TUCSON, AZ (Tucson News Now) - Amazing. Powerful. Fantastic. Terrifying. Damaging.
Those words describe Monsoon in southern Arizona, when the storms pop up and storm chasers come out to try to get the best pictures.
Greg McCown, a Tucson native, is one of those chasers.
"It's like our own private fireworks show, but better," McCown said. "There's a lot of people that travel hundreds and thousands of miles to do this - here it's in my back door. I have to be out here. This is awesome."
McCown goes out just about every night there are storms.
The photo he took last year showing a simultaneous lightning strike and a rainbow went viral. He did interviews with the Weather Channel and Huffington Post, and even The London Times wanted to find out about the shot.
He's a real estate agent by day who's been taking pictures for about a decade. He let me tag along for a night.
We shot a storm from the top of A Mountain, went to the San Xavier Mission to shoot a sunset, and then went to the side of the road about a mile away from the mission to shoot lightning.
As we drove around, McCown explained something I'd never realized. He and photographers like him don't actually go into storms - they always try to stay miles on the outside.
They can't take great shots if they're inside the storm.
"The lens gets wet and that messes up my shot," McCown said. "Most of the time I'm shooting lightning that is 10 to 50 miles away. It's not like I'm right underneath it. I don't want to be right underneath it."
McCown spends much of his night looking at radar on his phone, trying to anticipate where the storms will go. He said navigation is a key.
"So many times the hardest thing to do is finding the spot to shoot from because there's so much stuff in the way," he said. "Power lines, trees, traffic. No one wants to see all this stuff in the shot."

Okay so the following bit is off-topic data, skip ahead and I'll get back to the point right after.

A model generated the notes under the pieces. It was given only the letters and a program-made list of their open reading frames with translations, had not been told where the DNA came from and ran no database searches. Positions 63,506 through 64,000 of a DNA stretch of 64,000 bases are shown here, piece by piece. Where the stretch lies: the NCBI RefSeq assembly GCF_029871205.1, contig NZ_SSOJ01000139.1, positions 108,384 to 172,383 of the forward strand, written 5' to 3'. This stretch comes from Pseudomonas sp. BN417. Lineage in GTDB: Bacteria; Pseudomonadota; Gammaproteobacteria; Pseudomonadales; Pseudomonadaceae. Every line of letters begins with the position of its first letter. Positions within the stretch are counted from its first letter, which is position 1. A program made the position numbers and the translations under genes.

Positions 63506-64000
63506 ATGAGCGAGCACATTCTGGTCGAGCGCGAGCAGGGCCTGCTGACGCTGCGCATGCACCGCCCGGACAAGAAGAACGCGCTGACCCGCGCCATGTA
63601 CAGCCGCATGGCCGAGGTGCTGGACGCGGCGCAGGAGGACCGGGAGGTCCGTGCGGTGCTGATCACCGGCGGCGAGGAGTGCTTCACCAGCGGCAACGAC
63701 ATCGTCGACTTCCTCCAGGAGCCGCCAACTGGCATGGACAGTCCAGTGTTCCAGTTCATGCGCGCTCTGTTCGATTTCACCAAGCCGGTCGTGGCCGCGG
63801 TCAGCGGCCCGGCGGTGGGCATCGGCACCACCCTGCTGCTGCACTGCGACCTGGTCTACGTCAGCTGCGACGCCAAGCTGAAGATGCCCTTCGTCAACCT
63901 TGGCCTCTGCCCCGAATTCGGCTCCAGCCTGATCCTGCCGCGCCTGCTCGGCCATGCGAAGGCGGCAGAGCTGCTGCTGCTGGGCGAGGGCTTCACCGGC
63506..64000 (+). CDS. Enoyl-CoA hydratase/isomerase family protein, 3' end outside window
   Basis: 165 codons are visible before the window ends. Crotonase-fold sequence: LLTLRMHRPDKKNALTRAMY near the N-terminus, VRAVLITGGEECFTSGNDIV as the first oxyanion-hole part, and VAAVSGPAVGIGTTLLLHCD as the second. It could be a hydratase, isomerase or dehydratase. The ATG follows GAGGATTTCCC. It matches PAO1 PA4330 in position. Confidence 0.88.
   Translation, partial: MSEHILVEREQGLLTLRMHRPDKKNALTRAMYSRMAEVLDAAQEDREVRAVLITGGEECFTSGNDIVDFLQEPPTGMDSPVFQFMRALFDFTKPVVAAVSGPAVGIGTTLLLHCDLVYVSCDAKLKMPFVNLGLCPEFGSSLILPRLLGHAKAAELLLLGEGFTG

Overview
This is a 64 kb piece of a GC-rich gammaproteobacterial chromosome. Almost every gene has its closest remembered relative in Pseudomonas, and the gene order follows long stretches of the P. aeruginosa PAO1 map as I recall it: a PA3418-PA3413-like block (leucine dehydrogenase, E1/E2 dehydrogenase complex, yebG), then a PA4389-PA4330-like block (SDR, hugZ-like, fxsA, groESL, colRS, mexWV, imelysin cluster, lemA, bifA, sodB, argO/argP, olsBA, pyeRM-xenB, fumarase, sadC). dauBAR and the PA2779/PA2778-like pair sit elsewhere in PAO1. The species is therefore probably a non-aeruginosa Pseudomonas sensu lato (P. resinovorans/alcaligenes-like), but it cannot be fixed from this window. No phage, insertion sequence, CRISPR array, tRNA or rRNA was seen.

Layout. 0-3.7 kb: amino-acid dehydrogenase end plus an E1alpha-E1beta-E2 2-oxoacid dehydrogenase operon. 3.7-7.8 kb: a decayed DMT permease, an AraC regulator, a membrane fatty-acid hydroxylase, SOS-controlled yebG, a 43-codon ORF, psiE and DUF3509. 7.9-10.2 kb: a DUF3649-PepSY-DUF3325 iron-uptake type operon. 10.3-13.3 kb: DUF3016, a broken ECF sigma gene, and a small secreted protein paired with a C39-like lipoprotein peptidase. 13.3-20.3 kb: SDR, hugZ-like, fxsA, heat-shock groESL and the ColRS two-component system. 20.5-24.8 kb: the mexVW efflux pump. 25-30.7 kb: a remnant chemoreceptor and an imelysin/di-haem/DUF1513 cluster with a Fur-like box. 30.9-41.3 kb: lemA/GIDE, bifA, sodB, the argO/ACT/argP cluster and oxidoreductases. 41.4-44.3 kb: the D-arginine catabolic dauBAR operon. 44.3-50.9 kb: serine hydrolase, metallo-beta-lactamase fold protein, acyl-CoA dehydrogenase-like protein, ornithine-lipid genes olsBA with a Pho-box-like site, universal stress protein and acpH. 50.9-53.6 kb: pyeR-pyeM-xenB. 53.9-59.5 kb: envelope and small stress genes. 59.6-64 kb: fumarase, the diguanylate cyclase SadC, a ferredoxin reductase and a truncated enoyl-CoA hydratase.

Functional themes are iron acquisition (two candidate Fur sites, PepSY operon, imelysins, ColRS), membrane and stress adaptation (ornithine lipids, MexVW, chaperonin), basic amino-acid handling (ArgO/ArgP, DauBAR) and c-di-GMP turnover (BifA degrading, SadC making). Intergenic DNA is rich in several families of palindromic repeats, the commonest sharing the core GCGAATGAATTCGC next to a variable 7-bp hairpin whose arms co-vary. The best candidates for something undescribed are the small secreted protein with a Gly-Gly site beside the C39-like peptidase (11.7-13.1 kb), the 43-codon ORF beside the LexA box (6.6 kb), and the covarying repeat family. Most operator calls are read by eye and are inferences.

Patience is another key for storm chasers. Because sometimes they do everything right, and still "there are times when I feel like I drive and drive and drive and the second I get there, the storm just dies."
Lightning is his favorite thing to shoot. McCown usually uses between three and five cameras at a time. Some are programmed to take pictures every few seconds, some he handles manually. He often changes the settings so that the exposures are slower than normal.
McCown said he uses "bracketing" when trying to capture those picturesque sunsets,
"I'm taking three shots," he said. "One shot is normal, one's a lot brighter and one's a lot darker. We see a whole range of light that a camera cannot process. In order to catch all that light. I need to blend pictures together. I don't have to do this with lightning or other things. But with sunsets that's the way you kind of have to do it."
There's one other thing that surprised me.
McCown said he doesn't actually look at the pictures until he's back home.
He's always worried that if he stops to look, he might miss the next great shot.